In the South, music is quite different and the classical practice is known as Carnatic. Most (though by no means all) of the Carnatic vocal music, performed in Andhra Pradesh, Karnataka, Kerala or Tamil Nadu, is sung in some of the Dravidian languages, especially in the two main ones, Tamil and Telugu.

Carnatic music allows for less room to improvise than Hindustani, though much more in any case than western Classical Music. Also, vocal music is more important than in the North. The rythms are more complex, and they have incorporated western instruments, like the violin (though played upside down, and tuned to Indian Just Intonation scales).

The Tamil singer M. S. Subbulakshmi is a veritable legend. We can hear her in a varnam, with a complex interaction between voice and rythm:


http://www.youtube.com/watch?v=NtayQialsJM

Schigolch
December 20th, 2011, 09:50 PM
The Iranian singer Marzieh died last year in Paris.

For many years, she was the most popular face of Persian classical music, in her own country, and in the rest of the world. After the Islamic revolution of 1979, women were forbidden for singing before an audience, so Marzieh was confined to her home for fifteen years, until she was able to exile herself in France.

Listen to this beautiful song:


Marzieh - Raftam Ke Raftam (http://www.youtube.com/watch?v=-wu2wcN984Q)

Schigolch
December 23rd, 2011, 05:35 PM
One interesting side of this non western classical music subject, is the vision that non western composers, educated musically in the West, have on their own culture, and how they interact with their traditions and the western influence.

One of those composers is Persian Behzad Ranjbaran, trained in the US. Ranjbaran uses three episodes from the monumental Shahnameh, the Book of Kings, a national Iranian epic written by Ferdowsi around one thousand years ago:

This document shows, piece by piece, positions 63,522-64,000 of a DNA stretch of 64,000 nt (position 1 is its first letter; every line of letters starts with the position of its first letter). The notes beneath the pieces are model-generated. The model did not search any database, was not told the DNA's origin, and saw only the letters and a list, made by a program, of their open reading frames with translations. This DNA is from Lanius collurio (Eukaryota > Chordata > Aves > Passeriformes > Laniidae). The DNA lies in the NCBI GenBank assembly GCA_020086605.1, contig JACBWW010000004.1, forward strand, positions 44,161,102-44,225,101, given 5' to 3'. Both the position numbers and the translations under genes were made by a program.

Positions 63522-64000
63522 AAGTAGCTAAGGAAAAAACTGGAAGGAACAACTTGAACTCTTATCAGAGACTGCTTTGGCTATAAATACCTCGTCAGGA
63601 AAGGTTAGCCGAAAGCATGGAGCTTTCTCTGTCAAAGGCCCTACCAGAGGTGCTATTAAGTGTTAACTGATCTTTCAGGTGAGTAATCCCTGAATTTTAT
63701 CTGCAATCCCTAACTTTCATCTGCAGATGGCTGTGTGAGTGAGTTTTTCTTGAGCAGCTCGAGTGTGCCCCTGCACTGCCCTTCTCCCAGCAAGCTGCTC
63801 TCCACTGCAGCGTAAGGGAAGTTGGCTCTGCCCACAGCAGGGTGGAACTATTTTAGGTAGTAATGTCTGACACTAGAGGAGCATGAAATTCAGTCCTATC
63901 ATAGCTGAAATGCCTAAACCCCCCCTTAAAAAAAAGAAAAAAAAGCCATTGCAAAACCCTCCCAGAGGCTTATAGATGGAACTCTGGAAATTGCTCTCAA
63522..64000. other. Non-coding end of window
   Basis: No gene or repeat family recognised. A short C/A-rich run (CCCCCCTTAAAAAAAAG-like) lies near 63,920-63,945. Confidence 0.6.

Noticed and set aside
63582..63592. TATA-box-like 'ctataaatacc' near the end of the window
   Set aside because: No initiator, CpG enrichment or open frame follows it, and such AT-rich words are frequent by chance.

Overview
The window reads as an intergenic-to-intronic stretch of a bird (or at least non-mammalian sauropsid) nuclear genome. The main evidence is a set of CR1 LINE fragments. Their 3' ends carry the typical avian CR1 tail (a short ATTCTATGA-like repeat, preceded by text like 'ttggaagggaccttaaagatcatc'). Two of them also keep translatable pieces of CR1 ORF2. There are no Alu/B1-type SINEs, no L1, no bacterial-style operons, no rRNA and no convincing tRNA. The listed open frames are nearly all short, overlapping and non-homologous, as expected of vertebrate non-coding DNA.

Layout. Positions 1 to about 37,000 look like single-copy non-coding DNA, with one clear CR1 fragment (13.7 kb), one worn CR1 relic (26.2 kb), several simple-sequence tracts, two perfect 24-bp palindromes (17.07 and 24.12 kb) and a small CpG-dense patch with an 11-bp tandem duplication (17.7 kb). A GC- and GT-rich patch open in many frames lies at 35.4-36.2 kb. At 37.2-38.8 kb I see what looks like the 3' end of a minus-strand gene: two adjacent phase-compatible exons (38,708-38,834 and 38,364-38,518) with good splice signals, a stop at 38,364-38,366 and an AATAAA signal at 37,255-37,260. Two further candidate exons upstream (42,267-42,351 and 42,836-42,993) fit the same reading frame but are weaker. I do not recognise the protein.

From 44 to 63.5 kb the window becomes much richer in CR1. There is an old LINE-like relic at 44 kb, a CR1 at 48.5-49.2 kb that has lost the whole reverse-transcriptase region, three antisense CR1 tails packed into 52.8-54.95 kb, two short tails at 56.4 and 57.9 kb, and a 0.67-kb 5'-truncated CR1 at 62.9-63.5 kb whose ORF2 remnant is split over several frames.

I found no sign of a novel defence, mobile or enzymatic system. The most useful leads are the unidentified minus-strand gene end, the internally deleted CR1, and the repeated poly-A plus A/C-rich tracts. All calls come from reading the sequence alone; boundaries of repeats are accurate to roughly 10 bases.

http://www.payvand.com/news/04/nov/persian-triology.jpg

Where we will hear Japanese, Turkish or Arab musicians giving some real deep insights, perhaps Ranjbaran is not really able to get below the surface, though it's a nice piece nonetheless:


http://www.youtube.com/watch?v=npMHDWIQUPY

Schigolch
January 9th, 2012, 01:49 PM
http://www.youtube.com/watch?v=Jus3V7PfzGU

superhorn
January 13th, 2012, 12:39 AM
I don't know if you're familiar with the amazing throat singers of Tuva, in southern Siberia on the border of Mongolia,
but you simply have to hear them . They have an incredible technique of overtone singing , in which one singer can
produce two or three pitches at a time !
The Tuvans, who have traditionally been nomadic herdsmen similar to the Mongols, whom they resemble closely ,
speak a very archaic form of Turkish ,and are believed to be the descendants of the ancient Pre-islamic Turks .
They are Buddhists but combine Buddhism with Siberian shamanism .
When a throat singers sings , he usually begins with a weird kind of guttural growling , and then several seconds later ,
you hear a kind of strange kind of whistling sound. But the singer is not whistling , and actually singing two pitches at a time .
These may very well be the strangest sounds ever to come out of the human throat !
You can see and hear them on you tube and other websites you can google, and CDs are available .
Back in the 90s, I saw a group of them perform at the Winter Garden in New York, next to the ill-fated World Trade Center .
Throat singing can also be heard among the Mongols and other peoples of southern Siberia .

Schigolch
January 16th, 2012, 07:02 PM
Teizo Matsumura was a Japanese composer (in Japan he is well known composer of soundtracks), and a student of Akira Ifukube. He was also proficient in the Western classical music, and he tried to combine in some works Japanese traditional instruments, and Western techniques.

In this Shinkyoku (Poem), there is a dialogue between the 'shakuhachi' (a bamboo flute) and the 'koto'. In just about fifteen minutes, there is an impressive feeling of serenity.


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Schigolch
January 19th, 2012, 10:12 PM
One of the oldest and most revered Chinese musical instruments is the guqin.

http://www.foreigners-in-china.com/images/chinese-musical-instrument-guqin.jpg

Built of wood and incorporating seven strings, it's plucked with the fingers. The current form of this instrument is around two thousand years old.

There is a specific repertoire for guqin, going back centuries. Usually, those are short pieces, with a duration of less than ten minutes, inspired in poems, or in Nature.

A prominent performer from the 20th century, Guan Pinghu, is playing one of those pieces, Li Sao, based on a Qu Yuan's poem written in the 4th century BC.

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Schigolch
January 26th, 2012, 11:28 AM